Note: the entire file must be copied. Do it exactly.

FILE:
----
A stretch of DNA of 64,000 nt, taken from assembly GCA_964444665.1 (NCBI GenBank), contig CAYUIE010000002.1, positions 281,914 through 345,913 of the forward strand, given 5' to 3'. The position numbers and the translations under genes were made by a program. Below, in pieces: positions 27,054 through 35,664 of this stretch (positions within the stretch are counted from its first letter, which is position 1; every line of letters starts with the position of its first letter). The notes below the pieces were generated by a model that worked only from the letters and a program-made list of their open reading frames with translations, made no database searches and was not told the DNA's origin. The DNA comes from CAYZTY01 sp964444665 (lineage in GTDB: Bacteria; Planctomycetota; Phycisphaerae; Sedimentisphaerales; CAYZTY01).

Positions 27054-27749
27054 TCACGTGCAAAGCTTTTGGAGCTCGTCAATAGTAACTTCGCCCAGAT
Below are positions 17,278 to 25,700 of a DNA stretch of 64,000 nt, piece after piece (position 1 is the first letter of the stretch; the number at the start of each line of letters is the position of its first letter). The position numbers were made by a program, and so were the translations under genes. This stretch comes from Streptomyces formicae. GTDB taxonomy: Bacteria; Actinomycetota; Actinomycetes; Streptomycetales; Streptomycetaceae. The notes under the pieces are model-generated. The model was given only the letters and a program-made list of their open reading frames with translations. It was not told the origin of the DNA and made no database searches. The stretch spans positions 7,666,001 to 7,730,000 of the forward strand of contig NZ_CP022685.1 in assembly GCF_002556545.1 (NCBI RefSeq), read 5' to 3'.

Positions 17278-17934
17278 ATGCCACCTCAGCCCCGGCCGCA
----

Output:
A stretch of DNA of 64,000 nt, taken from assembly GCA_964444665.1 (NCBI GenBank), contig CAYUIE010000002.1, positions 281,914 through 345,913 of the forward strand, given 5' to 3'. The position numbers and the translations under genes were made by a program. Below, in pieces: positions 27,054 through 35,664 of this stretch (positions within the stretch are counted from its first letter, which is position 1; every line of letters starts with the position of its first letter). The notes below the pieces were generated by a model that worked only from the letters and a program-made list of their open reading frames with translations, made no database searches and was not told the DNA's origin. The DNA comes from CAYZTY01 sp964444665 (lineage in GTDB: Bacteria; Planctomycetota; Phycisphaerae; Sedimentisphaerales; CAYZTY01).

Positions 27054-27749
27054 TCACGTGCAAAGCTTTTGGAGCTCGTCAATAGTAACTTCGCCCAGAT
Below are positions 17,278 to 25,700 of a DNA stretch of 64,000 nt, piece after piece (position 1 is the first letter of the stretch; the number at the start of each line of letters is the position of its first letter). The position numbers were made by a program, and so were the translations under genes. This stretch comes from Streptomyces formicae. GTDB taxonomy: Bacteria; Actinomycetota; Actinomycetes; Streptomycetales; Streptomycetaceae. The notes under the pieces are model-generated. The model was given only the letters and a program-made list of their open reading frames with translations. It was not told the origin of the DNA and made no database searches. The stretch spans positions 7,666,001 to 7,730,000 of the forward strand of contig NZ_CP022685.1 in assembly GCF_002556545.1 (NCBI RefSeq), read 5' to 3'.

Positions 17278-17934
17278 ATGCCACCTCAGCCCCGGCCGCA